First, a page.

Thursday, April 21, 2011

Imprisonment for life without parole

As Thailand moves to abolish the death penalty, there are fears that, following US example, it will replace death by imprisonment for life without parole. The following leads one to doubt the wisdom of imitating US practice:

In the United States, dozens of 13- and 14-year-old children have been sentenced to life imprisonment with no possibility of parole after being prosecuted as adults. While the United States Supreme Court recently declared in Roper v. Simmons that death by execution is unconstitutional for juveniles, young children continue to be sentenced to imprisonment until death with very little scrutiny or review. A study by the Equal Justice Initiative (EJI) has documented 73 cases where children 13 and 14 years of age have been condemned to death in prison. Almost all of these kids currently lack legal representation and in most of these cases the propriety and constitutionality of their extreme sentences have never been reviewed.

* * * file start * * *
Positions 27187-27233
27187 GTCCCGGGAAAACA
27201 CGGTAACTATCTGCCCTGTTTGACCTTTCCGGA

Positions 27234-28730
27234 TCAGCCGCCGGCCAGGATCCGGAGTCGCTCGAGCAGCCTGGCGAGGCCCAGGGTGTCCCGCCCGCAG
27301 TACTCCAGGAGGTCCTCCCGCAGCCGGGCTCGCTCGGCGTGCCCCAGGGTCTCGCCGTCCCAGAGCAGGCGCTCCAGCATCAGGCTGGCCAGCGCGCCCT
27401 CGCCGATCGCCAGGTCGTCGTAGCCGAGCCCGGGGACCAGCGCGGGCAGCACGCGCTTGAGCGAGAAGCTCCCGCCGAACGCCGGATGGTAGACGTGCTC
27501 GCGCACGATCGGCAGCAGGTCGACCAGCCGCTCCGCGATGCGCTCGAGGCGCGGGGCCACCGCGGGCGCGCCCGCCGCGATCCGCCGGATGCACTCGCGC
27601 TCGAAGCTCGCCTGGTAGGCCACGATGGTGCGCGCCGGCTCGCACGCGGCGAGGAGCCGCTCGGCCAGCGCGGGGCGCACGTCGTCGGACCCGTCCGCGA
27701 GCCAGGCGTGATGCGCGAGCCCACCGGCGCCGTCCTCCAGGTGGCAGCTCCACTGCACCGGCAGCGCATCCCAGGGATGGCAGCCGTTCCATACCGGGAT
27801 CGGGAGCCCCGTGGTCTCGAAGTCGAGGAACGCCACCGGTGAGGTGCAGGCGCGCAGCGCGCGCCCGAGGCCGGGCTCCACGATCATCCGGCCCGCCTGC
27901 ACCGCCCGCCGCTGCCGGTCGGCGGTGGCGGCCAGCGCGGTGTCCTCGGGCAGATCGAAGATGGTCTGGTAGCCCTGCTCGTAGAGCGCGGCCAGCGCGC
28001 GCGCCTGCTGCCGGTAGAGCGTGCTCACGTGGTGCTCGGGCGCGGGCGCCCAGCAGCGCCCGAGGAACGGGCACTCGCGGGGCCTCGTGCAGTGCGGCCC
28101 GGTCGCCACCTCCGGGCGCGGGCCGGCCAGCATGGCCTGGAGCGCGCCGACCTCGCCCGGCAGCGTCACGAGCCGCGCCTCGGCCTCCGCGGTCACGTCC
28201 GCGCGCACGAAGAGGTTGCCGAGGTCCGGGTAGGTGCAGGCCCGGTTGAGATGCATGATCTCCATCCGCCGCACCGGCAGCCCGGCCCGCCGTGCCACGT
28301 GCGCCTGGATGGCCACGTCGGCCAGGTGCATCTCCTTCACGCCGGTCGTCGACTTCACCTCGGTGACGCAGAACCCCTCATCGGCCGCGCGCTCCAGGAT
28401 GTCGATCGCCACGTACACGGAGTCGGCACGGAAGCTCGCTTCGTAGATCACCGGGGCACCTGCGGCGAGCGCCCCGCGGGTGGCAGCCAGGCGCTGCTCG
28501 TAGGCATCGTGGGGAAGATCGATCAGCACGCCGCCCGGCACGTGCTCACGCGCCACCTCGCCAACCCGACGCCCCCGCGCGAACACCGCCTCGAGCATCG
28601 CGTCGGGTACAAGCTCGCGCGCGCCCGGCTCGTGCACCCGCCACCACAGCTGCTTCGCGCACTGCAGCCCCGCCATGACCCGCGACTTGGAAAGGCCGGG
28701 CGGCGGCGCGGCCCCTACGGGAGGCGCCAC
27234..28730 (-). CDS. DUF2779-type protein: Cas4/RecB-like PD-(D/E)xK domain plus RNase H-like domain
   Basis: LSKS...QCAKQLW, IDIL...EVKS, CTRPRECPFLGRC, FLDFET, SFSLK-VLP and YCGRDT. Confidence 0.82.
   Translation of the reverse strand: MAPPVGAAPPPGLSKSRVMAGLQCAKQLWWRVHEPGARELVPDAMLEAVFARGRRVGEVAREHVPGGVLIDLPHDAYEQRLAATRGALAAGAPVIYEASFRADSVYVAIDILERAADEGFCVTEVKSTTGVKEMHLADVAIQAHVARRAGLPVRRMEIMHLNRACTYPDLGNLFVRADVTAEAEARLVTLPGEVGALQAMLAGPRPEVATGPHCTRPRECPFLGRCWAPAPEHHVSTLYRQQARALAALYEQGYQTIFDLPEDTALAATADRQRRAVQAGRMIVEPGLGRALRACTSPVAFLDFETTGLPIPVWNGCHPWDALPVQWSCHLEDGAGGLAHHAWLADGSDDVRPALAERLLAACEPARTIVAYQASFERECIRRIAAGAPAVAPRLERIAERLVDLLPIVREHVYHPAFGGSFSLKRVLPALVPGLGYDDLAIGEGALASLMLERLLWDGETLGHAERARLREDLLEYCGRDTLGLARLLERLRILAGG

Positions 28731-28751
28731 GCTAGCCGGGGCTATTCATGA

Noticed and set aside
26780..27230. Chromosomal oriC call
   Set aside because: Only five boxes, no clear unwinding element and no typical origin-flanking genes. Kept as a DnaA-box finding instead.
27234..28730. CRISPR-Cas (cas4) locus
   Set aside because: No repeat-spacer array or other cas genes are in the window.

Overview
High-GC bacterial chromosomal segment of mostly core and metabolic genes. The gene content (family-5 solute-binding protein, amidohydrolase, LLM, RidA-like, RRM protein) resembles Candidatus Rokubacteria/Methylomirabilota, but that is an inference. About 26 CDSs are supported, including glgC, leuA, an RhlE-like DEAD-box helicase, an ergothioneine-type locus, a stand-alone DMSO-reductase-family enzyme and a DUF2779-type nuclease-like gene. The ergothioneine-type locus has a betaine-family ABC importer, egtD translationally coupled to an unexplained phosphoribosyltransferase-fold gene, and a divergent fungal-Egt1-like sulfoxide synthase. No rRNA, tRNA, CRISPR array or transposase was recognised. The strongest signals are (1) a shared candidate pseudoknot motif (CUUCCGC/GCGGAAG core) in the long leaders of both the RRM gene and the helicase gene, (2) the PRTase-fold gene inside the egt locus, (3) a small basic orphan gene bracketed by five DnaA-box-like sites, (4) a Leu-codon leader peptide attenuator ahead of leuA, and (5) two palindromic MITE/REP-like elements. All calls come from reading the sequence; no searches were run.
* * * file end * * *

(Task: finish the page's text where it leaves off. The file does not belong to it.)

Most of the sentences imposed on these children were mandatory: the court could not give any consideration to the child’s age or life history. Some of the children were charged with crimes that do not involve homicide or even injury; many were convicted for offenses where older teenagers or adults were involved and primarily responsible for the crime; nearly two-thirds are children of color.

No comments: